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Chris Christie Iffy About Medical Pot for Minors

MMJ is now legal in New Jersey, including for minors, but Gov. Christie says it's a "slippery slope."

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Vivian Wilson, a 2-year-old registered MMJ
patient from New Jersey Photo via

By Victoria Kim

05/21/13

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New Jersey Governor Chris Christie may have approved medical marijuana, but he says he is "not inclined to allow" children to use the drug for medical purposes. "I'll have the health commissioner look at it, report back to me, but I don't want to mislead people either, I'm not inclined to allow them to have it," he said at a press conference on Monday. "[Christie's] simply concerned about the public policy implications of minors having access to legal marijuana," said Michael Drewniak, Christie's spokesman. "He views it as a slippery slope where we need to be very careful, though he understands where the regulations currently stand." The comments were a response to a question concerning Vivian Wilson, a toddler from Scotch Plains, NJ with a severe and rare form of epilepsy called Dravet Syndrome. Currently, patients under the age of 18 are allowed to participate in the state's medical marijuana program, but only with the approval of a pediatrician, a prescribing physician, and a psychiatrist. Vivian's parents, Brian and Meghan Wilson, are still seeking a psychiatrist's approval before they can get medical pot for their daughter, who they say cannot be helped with traditional medication. "People just don't like to hear about marijuana and kids," said Vivian's father. "It kills me when people say, 'Oh, we don't know the side effects and it kills brain cells.' Well, she's already killed brain cells on these [prescription] drugs. The seizure have killed brain cells."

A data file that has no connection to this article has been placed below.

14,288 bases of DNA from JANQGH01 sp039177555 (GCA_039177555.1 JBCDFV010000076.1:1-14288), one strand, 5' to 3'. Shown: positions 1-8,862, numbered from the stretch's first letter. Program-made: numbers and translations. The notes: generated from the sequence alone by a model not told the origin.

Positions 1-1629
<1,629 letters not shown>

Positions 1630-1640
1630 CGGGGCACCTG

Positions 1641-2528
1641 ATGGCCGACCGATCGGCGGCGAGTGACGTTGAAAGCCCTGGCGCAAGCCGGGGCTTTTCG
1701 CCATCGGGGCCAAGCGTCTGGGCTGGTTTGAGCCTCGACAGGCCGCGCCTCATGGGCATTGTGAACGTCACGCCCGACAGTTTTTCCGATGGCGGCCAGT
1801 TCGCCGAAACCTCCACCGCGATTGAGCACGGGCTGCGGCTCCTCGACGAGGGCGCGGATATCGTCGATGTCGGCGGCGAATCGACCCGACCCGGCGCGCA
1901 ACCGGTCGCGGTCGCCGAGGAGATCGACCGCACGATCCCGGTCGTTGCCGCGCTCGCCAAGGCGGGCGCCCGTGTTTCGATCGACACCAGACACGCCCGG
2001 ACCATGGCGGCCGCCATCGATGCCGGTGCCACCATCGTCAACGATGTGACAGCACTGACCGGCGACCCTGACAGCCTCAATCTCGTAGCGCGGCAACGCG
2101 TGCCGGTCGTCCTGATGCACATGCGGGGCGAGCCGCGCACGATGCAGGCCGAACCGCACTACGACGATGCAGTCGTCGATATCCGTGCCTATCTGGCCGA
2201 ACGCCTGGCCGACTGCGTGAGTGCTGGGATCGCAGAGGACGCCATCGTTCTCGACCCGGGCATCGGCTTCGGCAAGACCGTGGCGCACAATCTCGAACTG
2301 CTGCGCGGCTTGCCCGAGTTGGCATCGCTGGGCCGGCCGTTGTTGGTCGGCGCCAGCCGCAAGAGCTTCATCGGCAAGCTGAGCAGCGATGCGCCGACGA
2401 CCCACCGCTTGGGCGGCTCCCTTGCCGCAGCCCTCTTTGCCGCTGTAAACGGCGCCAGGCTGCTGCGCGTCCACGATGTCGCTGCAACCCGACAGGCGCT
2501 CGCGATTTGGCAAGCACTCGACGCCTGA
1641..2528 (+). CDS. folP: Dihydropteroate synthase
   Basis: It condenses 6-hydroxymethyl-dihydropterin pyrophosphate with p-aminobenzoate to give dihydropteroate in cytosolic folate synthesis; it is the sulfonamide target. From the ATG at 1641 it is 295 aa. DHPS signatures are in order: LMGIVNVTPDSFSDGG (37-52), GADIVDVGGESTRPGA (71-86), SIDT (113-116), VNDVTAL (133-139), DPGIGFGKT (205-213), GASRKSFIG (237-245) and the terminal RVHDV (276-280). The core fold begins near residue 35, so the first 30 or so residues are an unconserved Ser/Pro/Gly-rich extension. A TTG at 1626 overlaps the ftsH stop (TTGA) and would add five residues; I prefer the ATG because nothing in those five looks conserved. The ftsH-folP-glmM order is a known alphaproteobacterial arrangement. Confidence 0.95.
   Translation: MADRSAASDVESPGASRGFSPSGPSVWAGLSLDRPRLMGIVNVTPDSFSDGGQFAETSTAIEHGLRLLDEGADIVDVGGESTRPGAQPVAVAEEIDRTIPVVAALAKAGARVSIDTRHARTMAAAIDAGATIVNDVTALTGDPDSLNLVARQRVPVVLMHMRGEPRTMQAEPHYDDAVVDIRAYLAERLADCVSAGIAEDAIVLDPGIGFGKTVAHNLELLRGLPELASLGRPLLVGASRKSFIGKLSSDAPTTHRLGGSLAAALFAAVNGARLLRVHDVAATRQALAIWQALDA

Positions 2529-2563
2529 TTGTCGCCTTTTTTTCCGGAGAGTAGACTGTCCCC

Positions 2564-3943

Governor Christie has been accused of attempting to "sabotage" the state's medical marijuana program, but he said he is willing to move forward. "I want New Jersey to be a compassionate state," he said Monday, "and for people who this is your only option to get pain relief, for those who are terminally ill, [and] are chronically ill, we've authorized it." New Jersey is the 14th state to legalize marijuana for medical purposes, but Christie has been cautious about ensuring that only the "truly sick and suffering" have access to legal marijuana. "I am not going to allow New Jersey to become a California or a Colorado where someone can fake a headache and get a bag of pot on every corner," he said. "So I'm very concerned, if we go down this slope of allowing minors to use this, where it ends."

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